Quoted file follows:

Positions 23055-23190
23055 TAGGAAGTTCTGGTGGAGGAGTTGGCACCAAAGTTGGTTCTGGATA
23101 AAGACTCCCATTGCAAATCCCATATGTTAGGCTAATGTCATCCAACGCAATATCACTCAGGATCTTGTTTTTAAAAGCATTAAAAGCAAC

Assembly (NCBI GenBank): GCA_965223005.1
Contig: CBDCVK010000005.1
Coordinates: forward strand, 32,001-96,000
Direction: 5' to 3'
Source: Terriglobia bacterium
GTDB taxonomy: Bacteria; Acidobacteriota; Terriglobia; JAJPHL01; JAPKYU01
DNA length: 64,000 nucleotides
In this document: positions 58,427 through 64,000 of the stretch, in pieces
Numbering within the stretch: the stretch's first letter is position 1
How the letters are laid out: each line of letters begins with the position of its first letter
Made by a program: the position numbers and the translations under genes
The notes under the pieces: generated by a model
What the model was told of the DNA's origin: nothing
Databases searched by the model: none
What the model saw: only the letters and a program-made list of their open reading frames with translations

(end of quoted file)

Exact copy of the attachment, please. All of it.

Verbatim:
Positions 23055-23190
23055 TAGGAAGTTCTGGTGGAGGAGTTGGCACCAAAGTTGGTTCTGGATA
23101 AAGACTCCCATTGCAAATCCCATATGTTAGGCTAATGTCATCCAACGCAATATCACTCAGGATCTTGTTTTTAAAAGCATTAAAAGCAAC

Assembly (NCBI GenBank): GCA_965223005.1
Contig: CBDCVK010000005.1
Coordinates: forward strand, 32,001-96,000
Direction: 5' to 3'
Source: Terriglobia bacterium
GTDB taxonomy: Bacteria; Acidobacteriota; Terriglobia; JAJPHL01; JAPKYU01
DNA length: 64,000 nucleotides
In this document: positions 58,427 through 64,000 of the stretch, in pieces
Numbering within the stretch: the stretch's first letter is position 1
How the letters are laid out: each line of letters begins with the position of its first letter
Made by a program: the position numbers and the translations under genes
The notes under the pieces: generated by a model
What the model was told of the DNA's origin: nothing
Databases searched by the model: none
What the model saw: only the letters and a program-made list of their open reading frames with translations